Sun journalist Anthony France wins challenge over corrupt payments conviction

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Crime reporter Anthony France - the only journalist to be successfully tried in the wake of a police investigation into payments to public officials - has won an appeal against his conviction.

France, 42, from Watford, Hertfordshire, was accused during his trial at the Old Bailey of cultivating a "corrupt relationship" with a police officer over four years.

In May last year he was given a jail sentence of 18 months, suspended for two years.

France was present at the Court of Appeal in London on Thursday when three judges allowed his challenge against his conviction for aiding and abetting Pc Timothy Edwards to commit misconduct in public office between March 2008 and July 2011.

The Sun reporter was convicted following Operation Elveden which was launched in 2011 in the wake of the phone-hacking scandal to investigate payments by journalists to public officials.

The sentencing judge at the Old Bailey described him as a journalist of "hitherto unblemished character" who was "essentially a decent man of solid integrity".

After the result of his appeal was announced by Lady Justice Hallett, France was congratulated by supporters outside court.

He said: "I am delighted that this serious miscarriage of justice has ended today, allowing me to rebuild my life after 1,379 days of sheer hell."

 

Lady Justice Hallett, who heard the appeal with Mr Justice King and Mr Justice Dove, announced that the conviction would be quashed and said there would not be a re-trial.

The appeal centred on the directions given to the jury at the trial by Judge Timothy Pontius.

In a written ruling, Lady Justice Hallett said: "Taking any one of those criticisms in isolation, we may not have been persuaded the summing-up rendered the conviction unsafe.

"However, we must consider their cumulative effect and read the summing-up as a whole.

"Having done so, we are driven to the conclusion that the jury were not provided with legally adequate directions tailored to the circumstances of the case and that the conviction is unsafe." 

A News UK spokeswoman said after the ruling: "Today Anthony France's conviction has been overturned on appeal and we are delighted that these proceedings are now over for him.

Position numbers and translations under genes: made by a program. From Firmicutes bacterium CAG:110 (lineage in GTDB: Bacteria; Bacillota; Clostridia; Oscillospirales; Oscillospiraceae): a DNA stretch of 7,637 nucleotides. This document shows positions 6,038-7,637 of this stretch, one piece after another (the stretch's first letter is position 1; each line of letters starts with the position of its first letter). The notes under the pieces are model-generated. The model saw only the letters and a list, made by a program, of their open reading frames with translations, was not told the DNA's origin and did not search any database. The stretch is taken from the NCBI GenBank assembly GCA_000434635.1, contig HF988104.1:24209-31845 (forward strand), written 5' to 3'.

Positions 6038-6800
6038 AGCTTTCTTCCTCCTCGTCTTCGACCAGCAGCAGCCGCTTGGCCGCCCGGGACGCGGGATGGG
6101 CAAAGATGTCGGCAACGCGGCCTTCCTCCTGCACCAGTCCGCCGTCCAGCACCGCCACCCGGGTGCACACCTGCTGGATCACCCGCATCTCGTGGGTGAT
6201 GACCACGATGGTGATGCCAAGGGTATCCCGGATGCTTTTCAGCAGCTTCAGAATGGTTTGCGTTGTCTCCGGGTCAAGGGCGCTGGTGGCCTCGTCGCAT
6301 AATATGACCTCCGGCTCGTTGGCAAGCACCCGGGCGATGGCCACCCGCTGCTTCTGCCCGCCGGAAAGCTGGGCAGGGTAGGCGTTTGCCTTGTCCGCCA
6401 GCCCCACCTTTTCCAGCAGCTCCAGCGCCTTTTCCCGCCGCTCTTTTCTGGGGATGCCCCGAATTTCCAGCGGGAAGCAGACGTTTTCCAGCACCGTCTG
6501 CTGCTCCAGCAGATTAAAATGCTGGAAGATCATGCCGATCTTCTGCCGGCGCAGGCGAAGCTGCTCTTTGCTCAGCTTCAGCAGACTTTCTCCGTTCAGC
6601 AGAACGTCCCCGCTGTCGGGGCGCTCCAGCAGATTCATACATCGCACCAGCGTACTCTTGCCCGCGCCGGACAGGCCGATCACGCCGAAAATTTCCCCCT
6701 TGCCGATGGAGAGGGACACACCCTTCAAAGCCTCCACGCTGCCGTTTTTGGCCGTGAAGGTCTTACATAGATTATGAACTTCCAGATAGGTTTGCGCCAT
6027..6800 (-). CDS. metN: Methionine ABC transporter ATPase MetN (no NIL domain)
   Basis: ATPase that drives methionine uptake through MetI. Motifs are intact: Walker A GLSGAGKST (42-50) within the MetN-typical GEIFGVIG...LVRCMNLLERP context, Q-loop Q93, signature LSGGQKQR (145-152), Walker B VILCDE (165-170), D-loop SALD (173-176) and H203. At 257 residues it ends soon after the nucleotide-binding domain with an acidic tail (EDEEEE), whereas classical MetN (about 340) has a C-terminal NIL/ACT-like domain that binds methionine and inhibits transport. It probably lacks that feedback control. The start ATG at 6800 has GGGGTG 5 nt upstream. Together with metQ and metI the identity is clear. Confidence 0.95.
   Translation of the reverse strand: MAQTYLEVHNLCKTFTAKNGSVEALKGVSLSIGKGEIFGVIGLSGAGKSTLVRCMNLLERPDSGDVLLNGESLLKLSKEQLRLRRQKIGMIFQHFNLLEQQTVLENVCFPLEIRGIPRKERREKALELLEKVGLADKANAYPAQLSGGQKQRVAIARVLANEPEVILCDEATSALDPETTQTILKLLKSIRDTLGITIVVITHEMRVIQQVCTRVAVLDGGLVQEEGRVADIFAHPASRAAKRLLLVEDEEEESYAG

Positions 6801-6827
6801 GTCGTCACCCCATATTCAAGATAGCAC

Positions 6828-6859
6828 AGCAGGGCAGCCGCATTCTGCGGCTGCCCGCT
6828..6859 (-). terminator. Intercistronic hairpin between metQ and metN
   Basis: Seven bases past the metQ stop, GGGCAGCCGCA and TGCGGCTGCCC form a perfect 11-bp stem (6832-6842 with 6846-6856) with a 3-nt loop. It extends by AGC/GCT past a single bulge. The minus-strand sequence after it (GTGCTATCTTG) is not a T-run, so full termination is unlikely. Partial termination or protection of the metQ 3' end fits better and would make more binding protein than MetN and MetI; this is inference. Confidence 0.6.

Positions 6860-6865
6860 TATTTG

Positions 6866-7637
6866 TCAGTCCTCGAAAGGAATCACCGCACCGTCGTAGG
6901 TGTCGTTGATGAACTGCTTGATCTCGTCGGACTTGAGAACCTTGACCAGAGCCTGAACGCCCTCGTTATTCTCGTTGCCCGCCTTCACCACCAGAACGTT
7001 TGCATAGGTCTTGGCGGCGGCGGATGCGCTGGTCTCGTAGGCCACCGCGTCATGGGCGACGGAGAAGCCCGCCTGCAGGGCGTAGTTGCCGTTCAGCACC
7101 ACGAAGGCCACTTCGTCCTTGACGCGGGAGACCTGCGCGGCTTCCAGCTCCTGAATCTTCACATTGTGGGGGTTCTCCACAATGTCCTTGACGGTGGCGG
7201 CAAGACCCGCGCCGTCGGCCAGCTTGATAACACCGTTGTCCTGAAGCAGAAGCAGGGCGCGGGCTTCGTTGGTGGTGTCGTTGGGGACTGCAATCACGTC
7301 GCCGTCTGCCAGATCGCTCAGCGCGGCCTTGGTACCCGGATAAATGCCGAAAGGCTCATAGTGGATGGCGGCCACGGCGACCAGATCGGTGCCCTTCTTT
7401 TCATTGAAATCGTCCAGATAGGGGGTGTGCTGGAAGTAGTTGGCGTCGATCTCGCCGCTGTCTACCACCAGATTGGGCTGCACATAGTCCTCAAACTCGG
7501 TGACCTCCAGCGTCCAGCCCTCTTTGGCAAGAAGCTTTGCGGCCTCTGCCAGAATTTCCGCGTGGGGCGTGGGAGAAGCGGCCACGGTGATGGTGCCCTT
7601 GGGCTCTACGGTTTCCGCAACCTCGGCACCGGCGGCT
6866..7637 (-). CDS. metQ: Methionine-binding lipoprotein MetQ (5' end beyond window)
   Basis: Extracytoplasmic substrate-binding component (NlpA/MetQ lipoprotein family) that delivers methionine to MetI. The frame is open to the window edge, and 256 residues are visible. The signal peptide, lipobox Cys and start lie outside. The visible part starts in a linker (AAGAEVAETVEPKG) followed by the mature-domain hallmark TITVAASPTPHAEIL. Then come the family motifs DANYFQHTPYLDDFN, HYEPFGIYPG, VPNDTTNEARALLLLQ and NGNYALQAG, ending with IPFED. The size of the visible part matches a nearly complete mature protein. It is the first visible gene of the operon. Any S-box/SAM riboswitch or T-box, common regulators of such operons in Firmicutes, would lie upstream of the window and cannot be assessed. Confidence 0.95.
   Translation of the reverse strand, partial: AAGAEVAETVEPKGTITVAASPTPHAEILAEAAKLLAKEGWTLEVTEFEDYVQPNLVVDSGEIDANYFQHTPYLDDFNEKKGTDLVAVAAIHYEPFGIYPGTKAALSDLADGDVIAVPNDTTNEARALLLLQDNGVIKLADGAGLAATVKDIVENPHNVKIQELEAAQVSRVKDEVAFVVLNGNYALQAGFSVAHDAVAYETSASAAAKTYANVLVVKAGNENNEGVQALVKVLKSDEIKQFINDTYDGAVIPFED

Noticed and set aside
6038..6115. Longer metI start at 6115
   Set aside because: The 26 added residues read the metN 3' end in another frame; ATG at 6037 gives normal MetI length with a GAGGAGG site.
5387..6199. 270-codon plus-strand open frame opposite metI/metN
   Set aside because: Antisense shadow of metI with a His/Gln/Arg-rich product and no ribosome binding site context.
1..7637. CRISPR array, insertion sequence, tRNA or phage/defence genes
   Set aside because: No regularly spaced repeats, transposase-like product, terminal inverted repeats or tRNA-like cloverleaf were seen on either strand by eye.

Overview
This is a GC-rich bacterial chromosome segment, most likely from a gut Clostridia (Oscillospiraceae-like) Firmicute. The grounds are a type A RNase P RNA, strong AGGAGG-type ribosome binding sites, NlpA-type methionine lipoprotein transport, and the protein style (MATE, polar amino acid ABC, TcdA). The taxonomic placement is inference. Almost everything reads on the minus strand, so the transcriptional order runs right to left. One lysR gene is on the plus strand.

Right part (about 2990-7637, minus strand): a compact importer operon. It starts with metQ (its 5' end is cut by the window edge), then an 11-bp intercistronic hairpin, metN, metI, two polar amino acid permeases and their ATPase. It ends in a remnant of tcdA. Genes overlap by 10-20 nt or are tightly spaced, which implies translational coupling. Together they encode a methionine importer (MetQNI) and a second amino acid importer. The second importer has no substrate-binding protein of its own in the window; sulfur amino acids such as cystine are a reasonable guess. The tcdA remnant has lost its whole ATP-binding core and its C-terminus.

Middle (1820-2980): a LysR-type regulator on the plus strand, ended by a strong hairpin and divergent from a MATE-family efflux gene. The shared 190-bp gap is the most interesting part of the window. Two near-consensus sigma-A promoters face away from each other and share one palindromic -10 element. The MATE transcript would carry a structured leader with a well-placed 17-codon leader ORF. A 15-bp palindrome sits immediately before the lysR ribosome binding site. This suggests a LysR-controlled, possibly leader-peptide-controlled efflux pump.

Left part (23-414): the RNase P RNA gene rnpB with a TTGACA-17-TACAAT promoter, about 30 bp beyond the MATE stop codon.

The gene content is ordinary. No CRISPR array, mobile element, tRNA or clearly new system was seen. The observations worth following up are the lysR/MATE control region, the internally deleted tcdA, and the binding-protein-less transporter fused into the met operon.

"In the course of the last five years, 19 journalists from The Sun were prosecuted as a result of Operation Elveden and not one has resulted in any conviction being upheld."

Giving the background to the case, Lady Justice Hallett said France was "one of a number of journalists and public officials whose conduct was investigated by police during Operation Elveden".

She said: "He was employed as a junior crime reporter at The Sun newspaper. The Sun openly advertised the fact it would pay money for stories."

Between March 31 2008, and July 1 2011, Edwards, then a serving police officer at Heathrow Airport,  "sold them 38 pieces of information".

She added: "The applicant wrote the articles that followed and submitted the necessary forms to his employers for Edwards to be paid.

"The forms had to be approved first by the news editor and then by an editor or deputy editor. In total, The Sun paid Edwards over £20,000."

Edwards pleaded guilty to misconduct in a public office and was jailed for two years in 2014.

The jury at France's trial heard that Edwards passed on details ranging from airline pilots being breath-tested to a drunken model flying into a rage after ''catching her boyfriend romping with a woman next to him''.

Lady Justice Hallett said: "In our judgment, more detailed instruction as to the factors relevant to the question of the public interest were required on the facts of this case so that the jury could weigh carefully the seriousness of the breach.

"As part and parcel of that direction, the jury should have been directed to consider whether the information passed was so trivial or inconsequential that the public interest could not, in the particular circumstances of the case, be harmed."

France said afterwards: "Having spent more than three years and nine months fighting to clear my name, this is not a time for celebration.

"Nobody has 'won' and the public are less informed."